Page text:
Postal Reform Uncertain in Congress

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The House of Representatives has dismantled the subcommittee on the postal service, leaving the fate of postal reform uncertain.

A spokeswoman for the Committee on Government Reform, which will assume the panel's responsibilities, said postal reform is still a high priority. Some direct marketers, however, are skeptical.

Josie Duckett, the spokeswoman, said the elimination of the postal subcommittee would instead "elevate postal issues to the full committee so that Congressmen [John] McHugh and [Dan] Burton, the two foremost champions of postal modernization, could continue to aggressively pursue postal reform."

Burton, R-IN, is chairman of the committee.

Rep. John McHugh, R-NY, stepped down as postal subcommittee chairman this session after six years in the post. Rules imposed by House Republicans prevent committee or subcommittee chairmen from holding a seat for more than three terms.

McHugh pushed for postal reform in his postal reorganization bill, H.R. 22, which was designed to give the U.S. Postal Service more freedom to manage its business and to establish rules to ensure fair competition. Direct marketers generally supported the bill, but it stalled in committee during the last session of Congress. McHugh remains on the Committee on Government Reform.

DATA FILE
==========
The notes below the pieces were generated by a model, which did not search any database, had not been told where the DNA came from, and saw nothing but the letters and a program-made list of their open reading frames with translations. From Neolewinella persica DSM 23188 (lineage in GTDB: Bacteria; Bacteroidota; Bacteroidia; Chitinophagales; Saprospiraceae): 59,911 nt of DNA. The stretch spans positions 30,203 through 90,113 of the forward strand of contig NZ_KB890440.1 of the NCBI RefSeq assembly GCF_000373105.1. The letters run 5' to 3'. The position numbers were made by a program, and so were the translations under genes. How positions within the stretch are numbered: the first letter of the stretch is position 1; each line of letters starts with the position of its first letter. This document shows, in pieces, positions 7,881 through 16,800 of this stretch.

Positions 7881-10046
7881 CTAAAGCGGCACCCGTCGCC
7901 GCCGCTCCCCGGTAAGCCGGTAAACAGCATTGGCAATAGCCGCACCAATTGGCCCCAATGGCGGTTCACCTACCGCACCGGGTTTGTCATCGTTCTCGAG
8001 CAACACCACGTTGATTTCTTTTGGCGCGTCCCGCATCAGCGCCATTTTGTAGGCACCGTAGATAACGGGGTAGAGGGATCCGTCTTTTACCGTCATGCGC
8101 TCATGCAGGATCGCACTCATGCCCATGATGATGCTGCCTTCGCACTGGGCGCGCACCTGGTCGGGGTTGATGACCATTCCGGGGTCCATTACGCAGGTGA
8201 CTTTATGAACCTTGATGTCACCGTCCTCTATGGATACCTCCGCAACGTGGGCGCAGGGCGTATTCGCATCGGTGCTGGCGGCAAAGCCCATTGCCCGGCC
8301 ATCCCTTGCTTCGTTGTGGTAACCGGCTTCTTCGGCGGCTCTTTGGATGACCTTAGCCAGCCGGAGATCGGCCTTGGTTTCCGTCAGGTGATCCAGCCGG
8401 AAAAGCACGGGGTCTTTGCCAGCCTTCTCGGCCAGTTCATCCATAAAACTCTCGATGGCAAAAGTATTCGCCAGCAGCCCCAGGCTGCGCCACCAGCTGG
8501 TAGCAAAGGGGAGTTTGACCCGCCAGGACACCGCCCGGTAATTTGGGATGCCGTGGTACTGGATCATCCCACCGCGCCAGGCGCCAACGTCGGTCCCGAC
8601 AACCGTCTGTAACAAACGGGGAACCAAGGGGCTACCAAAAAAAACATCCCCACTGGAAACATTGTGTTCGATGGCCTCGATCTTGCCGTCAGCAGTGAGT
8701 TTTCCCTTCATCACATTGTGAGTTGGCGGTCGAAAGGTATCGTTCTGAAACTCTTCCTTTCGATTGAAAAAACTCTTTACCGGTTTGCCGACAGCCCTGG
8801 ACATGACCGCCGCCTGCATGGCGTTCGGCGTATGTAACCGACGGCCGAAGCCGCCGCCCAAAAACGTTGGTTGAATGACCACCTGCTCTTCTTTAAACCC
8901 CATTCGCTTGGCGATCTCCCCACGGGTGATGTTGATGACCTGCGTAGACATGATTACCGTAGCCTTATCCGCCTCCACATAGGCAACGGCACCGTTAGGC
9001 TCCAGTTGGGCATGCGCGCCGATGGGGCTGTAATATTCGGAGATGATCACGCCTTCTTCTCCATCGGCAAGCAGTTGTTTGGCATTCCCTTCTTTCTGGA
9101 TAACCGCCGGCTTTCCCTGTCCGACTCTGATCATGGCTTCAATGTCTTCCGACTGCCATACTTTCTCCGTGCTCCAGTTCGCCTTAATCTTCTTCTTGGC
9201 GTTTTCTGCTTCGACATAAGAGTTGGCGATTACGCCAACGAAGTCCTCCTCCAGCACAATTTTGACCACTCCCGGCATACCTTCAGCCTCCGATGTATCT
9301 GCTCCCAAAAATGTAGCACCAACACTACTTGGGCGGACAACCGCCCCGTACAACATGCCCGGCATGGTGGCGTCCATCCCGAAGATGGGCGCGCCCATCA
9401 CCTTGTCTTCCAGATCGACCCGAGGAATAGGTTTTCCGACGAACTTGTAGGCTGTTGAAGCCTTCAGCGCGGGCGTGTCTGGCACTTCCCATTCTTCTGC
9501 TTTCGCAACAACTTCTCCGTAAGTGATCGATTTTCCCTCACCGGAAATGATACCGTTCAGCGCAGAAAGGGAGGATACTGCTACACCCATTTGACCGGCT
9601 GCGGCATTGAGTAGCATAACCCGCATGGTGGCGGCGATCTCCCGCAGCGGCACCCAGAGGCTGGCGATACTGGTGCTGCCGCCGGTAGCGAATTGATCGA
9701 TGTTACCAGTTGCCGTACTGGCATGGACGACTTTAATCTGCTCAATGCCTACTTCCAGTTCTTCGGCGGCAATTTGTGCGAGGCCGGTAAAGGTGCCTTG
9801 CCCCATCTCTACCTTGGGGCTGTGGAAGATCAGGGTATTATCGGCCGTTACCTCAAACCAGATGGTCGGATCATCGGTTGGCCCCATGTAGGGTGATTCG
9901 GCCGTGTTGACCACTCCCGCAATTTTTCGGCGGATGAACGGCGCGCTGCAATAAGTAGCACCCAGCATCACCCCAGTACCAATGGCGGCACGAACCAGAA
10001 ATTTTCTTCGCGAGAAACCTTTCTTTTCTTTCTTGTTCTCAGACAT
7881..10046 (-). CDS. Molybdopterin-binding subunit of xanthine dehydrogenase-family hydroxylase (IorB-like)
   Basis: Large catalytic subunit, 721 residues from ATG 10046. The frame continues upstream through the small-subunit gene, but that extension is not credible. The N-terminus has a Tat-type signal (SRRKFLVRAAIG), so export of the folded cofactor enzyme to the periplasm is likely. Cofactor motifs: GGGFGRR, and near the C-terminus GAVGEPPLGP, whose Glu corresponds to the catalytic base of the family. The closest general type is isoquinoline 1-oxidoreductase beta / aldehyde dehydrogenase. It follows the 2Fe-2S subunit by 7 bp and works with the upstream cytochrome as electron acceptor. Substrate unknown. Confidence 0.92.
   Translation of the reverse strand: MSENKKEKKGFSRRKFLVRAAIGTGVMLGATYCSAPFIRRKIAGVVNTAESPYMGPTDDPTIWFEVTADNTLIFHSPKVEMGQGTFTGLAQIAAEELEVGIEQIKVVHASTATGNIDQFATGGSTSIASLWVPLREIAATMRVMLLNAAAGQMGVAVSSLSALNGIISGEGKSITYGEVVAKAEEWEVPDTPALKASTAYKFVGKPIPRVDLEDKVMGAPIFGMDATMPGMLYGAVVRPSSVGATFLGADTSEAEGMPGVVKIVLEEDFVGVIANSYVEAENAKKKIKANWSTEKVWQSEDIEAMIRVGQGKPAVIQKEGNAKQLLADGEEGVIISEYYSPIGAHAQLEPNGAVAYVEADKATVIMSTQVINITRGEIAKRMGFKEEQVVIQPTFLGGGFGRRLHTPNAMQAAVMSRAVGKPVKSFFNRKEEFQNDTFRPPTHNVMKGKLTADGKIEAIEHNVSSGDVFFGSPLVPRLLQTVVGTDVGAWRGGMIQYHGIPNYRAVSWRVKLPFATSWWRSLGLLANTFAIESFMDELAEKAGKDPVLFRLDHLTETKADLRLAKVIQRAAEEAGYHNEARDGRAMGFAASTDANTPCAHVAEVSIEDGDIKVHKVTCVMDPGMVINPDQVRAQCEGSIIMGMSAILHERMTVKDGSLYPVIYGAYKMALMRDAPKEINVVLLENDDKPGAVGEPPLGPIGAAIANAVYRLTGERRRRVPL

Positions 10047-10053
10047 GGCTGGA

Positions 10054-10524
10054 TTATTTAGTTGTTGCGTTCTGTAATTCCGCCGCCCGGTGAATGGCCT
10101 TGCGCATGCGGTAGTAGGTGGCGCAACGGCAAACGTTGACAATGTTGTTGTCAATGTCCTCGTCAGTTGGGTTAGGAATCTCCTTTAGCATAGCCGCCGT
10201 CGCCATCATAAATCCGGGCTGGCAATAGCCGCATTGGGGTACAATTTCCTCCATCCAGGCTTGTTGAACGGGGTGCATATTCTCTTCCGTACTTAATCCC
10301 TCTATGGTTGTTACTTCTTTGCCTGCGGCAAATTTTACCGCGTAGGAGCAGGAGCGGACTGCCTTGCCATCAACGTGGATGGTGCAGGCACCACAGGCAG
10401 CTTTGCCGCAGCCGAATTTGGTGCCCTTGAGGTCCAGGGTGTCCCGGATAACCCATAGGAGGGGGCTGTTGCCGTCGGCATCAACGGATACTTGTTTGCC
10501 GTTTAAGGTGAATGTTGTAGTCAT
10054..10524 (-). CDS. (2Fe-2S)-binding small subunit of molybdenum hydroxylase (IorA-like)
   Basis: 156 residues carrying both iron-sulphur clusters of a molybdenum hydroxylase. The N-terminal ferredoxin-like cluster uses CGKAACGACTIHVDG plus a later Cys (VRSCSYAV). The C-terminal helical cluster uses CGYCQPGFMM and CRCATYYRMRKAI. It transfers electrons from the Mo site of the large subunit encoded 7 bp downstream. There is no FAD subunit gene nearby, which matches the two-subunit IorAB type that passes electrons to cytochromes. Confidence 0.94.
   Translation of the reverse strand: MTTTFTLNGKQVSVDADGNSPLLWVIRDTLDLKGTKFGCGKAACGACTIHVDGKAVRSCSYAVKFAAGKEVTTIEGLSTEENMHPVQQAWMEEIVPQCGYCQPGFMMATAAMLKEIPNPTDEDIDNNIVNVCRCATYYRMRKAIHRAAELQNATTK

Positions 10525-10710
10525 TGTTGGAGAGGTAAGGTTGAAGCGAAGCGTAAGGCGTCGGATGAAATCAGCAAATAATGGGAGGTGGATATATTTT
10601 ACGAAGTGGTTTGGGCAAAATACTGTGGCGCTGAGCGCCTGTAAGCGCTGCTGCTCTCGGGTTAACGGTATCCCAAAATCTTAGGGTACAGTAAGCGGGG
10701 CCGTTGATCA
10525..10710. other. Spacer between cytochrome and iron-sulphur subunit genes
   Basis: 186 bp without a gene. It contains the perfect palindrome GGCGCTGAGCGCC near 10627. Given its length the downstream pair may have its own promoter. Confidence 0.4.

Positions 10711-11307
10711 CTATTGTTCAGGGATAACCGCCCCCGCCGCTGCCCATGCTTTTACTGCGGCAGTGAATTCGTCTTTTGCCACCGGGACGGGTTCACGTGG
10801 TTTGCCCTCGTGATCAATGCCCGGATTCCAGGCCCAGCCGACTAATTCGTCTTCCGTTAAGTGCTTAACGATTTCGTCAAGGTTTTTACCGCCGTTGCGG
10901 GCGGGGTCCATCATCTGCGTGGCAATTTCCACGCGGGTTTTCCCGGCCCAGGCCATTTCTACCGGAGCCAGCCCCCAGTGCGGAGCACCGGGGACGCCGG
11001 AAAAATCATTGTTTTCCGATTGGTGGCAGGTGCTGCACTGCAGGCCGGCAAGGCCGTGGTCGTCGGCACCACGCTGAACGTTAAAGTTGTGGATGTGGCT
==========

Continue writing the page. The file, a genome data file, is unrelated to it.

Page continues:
Direct marketers have expressed concern about the absence of a postal subcommittee when the agency needs it most, especially because they think reform will help the agency compete at a time when it is losing record amounts of money each year.

Richard Barton, a government relations and public affairs consultant in Arlington, VA, and former senior vice president of congressional relations at the Direct Marketing Association, said, "What this means is that the focus of postal service will be diluted on the full committee because the full committee has a lot to do. And as much as Dan Burton may support the concept of postal reform, he has a lot of other things to do."

Barton said that having no subcommittee will make it harder for the full committee to focus on postal issues in the short run. But in the long run, he said, "if the chairman ... can really focus on postal reform, it's actually in some ways better, because if the full committee decides to take the matter seriously, then it can go through the process faster and with stronger consideration."

The USPS always had a specific oversight committee in Congress until six years ago, when it became a postal subcommittee.

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